CIB Jumps Most in Two Weeks as State Debt Holdings Spur Profit
Commercial International Bank Egypt SAE rose the most in two weeks after high-yielding government debt boosted 2012 profit of the country’s biggest publicly traded lender.
Shares of the bank, known as CIB, increased 1.9 percent, the largest intraday advance since Feb. 4, to 34.71 Egyptian pounds as of 1 p.m. in Cairo, on volume of 73 percent the three- month daily average. The stock was the biggest gainer on the benchmark EGX 30 Index, which fell less than 0.1 percent.
The Cairo-based lender raised its exposure to government debt by about 41 percent to 37 billion Egyptian pounds ($5.5 billion) in 2012, according to its financial statement. That helped drive the 38 percent increase in annual profit to 2.23 billion pounds even as loan growth slowed to a 10-year low. Egypt has relied on local banks to buy its debt, which offers the Middle East’s highest yields, since an uprising two years led foreign investors to exit their holdings.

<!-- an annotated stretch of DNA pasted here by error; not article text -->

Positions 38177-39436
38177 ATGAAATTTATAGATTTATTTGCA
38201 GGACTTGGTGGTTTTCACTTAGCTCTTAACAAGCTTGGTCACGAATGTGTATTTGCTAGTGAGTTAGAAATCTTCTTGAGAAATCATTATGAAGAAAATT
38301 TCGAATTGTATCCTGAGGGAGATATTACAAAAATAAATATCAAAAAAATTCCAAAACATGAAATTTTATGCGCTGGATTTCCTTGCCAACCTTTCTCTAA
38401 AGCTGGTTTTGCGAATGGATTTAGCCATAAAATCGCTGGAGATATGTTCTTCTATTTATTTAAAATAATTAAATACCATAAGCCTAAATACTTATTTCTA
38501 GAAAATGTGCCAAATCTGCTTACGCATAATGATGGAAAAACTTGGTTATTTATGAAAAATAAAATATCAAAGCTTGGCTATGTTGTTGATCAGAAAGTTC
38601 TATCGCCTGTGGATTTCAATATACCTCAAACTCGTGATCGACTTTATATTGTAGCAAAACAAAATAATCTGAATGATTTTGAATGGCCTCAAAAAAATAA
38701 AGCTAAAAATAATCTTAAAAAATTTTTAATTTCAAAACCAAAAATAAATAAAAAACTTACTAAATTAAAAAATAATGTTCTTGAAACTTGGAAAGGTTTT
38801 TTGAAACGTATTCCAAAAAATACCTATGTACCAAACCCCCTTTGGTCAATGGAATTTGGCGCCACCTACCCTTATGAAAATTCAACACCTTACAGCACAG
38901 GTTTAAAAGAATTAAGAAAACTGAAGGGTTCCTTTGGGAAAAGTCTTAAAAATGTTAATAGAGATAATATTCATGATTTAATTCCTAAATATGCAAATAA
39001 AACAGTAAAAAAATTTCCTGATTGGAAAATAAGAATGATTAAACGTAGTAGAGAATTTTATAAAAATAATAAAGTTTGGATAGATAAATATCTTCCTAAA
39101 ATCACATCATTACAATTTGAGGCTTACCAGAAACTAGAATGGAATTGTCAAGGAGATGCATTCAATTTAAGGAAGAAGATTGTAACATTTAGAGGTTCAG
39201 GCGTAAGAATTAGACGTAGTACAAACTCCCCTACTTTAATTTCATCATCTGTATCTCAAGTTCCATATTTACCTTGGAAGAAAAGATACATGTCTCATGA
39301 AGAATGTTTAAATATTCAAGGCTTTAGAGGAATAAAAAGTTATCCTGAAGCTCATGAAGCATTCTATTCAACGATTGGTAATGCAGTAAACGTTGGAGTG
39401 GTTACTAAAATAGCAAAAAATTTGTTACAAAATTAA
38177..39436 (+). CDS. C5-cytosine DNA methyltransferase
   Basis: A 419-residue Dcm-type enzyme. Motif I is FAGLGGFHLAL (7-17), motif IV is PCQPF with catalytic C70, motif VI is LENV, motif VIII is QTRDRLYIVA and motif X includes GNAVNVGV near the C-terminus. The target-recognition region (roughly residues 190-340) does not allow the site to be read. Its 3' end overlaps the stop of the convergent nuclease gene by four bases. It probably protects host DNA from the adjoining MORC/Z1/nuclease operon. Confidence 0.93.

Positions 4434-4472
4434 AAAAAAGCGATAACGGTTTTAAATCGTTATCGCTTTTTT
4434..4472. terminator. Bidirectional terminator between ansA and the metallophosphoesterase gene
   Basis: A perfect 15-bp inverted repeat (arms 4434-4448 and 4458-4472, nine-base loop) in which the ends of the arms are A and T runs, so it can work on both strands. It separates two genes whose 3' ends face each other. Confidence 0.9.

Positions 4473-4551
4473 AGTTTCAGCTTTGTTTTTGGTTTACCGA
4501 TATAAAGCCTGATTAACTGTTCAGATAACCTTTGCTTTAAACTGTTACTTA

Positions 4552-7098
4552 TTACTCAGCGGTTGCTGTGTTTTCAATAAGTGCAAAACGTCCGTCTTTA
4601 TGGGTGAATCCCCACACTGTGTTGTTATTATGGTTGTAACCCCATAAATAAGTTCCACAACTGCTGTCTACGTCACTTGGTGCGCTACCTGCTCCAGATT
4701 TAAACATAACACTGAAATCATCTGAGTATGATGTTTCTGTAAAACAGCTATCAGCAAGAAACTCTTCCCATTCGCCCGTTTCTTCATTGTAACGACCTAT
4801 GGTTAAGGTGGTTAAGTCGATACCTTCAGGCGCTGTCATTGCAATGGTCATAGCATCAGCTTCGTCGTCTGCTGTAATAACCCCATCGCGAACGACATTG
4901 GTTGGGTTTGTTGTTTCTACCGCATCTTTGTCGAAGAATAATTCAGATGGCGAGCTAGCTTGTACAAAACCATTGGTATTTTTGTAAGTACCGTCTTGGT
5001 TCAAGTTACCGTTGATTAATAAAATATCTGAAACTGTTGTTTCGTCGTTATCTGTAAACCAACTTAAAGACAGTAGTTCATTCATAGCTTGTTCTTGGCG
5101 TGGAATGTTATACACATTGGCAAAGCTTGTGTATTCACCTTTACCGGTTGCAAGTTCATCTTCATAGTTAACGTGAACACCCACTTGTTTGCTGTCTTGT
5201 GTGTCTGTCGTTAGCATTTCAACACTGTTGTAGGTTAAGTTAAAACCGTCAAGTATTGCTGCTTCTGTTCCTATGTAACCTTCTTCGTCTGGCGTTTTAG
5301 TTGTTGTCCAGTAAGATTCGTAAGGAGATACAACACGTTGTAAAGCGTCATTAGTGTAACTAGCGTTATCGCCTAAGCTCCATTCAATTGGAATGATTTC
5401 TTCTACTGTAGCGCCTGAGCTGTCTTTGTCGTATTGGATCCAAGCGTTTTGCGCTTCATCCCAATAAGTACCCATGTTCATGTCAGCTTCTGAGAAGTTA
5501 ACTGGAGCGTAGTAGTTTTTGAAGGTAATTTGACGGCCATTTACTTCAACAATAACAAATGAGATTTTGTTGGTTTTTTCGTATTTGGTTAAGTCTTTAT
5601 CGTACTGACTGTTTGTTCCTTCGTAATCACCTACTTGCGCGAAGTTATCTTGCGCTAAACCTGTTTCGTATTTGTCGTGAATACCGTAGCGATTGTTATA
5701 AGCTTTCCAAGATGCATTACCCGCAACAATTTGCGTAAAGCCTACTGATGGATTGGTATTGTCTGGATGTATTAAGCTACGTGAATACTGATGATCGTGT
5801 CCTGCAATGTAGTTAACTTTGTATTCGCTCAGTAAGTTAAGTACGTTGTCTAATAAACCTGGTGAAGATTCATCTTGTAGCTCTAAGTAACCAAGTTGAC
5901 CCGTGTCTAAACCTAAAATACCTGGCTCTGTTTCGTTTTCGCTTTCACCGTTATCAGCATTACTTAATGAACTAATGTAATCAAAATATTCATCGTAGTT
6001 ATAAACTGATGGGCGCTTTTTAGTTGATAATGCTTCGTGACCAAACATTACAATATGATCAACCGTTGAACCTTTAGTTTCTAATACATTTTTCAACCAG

The bank achieved “a significant re-balancing of the balance sheet toward higher-yielding local currency products,” Chairman Hisham Ezz Al-Arab said in the statement.
The lender was among five Egyptian banks whose credit ratings were lowered by Moody’s Investors Service last week due to this exposure. CIB’s rating was cut one level to B3, six levels below investment grade and on par with the sovereign.
Loans and advances rose 2.6 percent in 2012, the slowest pace of growth since 2002, according to data compiled by Bloomberg. The loan book expanded 29 percent in 2010, the year prior to the revolt that ousted the government of President Hosni Mubarak, according to data compiled by Bloomberg.
CIB will hold a shareholder meeting on March 14 to seek approval to raise as much as 5 billion pounds of debt, it said in a filing to the Egypt Excchange today.
To contact the editor responsible for this story: Claudia Maedler at email@example.com
Bloomberg moderates all comments. Comments that are abusive or off-topic will not be posted to the site. Excessively long comments may be moderated as well. Bloomberg cannot facilitate requests to remove comments or explain individual moderation decisions.